Virginia Hospital Profits Surged 11% in 2014

hospital_profitsSpeaking of government-coddled industries…. Virginia’s hospitals increased annual profits 10.7% in 2014 compared to the year before, according to the most recent data compiled by the Virginia Health Information data and reported by the Thomas Jefferson Institute for Public Policy (TJI).

“Hospitals campaign for Medicaid expansion, and want to maintain the state’s control over how hospitals and doctors can invest in new equipment and additional patient beds under the current Certificate of Public Need (COPN) law, saying their financial situation is so precarious that they need these programs to survive,” said Michael Thompson, president of the TJI. “But the financial numbers from the hospitals themselves seem to tell a different story.”

Bacon’s bottom line: I don’t begrudge strong profits — profits are necessary for a functioning market-based economy. But these are monopoly/oligopoly profits. I do begrudge monopoly profits gained by throttling the competition. Like the higher ed system (see previous post), Virginia’s hospital sector has prospered through rent seeking.

There are two ways to go from here. One is to increase the government role as mediator between hospitals, patients and health care funders in divvying up the revenue pie — a zero-sum game. The other is to evolve toward a market system based upon competition, productivity and innovation that drives down costs and improves outcomes — a winning formula for all.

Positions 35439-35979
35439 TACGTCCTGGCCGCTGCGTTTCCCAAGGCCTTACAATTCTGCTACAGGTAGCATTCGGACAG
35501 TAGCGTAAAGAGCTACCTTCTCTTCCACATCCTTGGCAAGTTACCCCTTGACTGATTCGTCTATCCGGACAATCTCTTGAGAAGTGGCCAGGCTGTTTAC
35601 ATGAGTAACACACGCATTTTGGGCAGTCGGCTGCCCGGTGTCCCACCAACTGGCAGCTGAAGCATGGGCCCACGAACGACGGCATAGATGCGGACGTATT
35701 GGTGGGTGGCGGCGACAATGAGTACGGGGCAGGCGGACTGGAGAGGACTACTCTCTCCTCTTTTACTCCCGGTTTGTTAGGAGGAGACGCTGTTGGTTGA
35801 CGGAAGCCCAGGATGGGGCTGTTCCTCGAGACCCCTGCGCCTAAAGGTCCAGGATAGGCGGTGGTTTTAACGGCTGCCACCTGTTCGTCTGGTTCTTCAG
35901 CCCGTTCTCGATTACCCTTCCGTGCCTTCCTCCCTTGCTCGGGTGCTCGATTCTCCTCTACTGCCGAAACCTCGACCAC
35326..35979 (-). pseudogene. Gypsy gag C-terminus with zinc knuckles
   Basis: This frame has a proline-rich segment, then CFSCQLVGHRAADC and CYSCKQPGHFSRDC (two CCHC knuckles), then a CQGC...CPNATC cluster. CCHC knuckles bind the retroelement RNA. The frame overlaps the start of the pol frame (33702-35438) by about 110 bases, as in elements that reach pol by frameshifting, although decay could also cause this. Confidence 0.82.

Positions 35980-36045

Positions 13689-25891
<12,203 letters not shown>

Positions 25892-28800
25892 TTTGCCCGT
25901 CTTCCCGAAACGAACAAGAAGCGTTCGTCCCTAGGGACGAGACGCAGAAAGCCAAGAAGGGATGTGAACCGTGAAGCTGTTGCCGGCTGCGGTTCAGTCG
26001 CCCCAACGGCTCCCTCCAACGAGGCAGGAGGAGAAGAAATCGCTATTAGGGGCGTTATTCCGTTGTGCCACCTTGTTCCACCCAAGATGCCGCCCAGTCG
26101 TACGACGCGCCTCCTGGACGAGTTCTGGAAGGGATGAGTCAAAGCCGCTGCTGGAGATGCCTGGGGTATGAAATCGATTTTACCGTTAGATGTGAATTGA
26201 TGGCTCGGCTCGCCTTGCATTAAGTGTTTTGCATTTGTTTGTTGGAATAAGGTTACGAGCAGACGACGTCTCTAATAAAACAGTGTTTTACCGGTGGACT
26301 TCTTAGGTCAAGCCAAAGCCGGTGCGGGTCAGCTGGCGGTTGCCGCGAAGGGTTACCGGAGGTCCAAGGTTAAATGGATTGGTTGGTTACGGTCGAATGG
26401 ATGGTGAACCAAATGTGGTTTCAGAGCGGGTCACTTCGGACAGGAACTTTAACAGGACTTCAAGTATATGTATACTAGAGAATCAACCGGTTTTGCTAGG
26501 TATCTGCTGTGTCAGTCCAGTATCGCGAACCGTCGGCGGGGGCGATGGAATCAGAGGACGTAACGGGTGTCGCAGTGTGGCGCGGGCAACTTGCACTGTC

If General Assembly Republicans want to thwart Medicaid expansion next year — as they rightly should, on fiscal grounds — they need to paint a vision for a market-based health care system. I’ve seen baby steps in that direction like the All-Payer Claims Database. But we’ve got a long way to go. Where’s the vision? Do Republicans offer more than, “Repeal Obamacare,” and “Just say no to Medicaid expansion?”

To win the war of ideas, you…. need ideas. The Dems have bad ideas. But bad ideas trump zero ideas. C’mon, Republicans, up your game.

Update: The Virginia Hospital and Healthcare Association has responded to the TJI report. While the overall industry remains profitable, states the VHHA, many local hospitals, mostly rural, are unprofitable. Among rural providers 17 of 37 operated in the red in 2013. Meanwhile,”the financial  challenges that produce negative operating margins are real and worsening.” See the full response here.

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17 responses to “Virginia Hospital Profits Surged 11% in 2014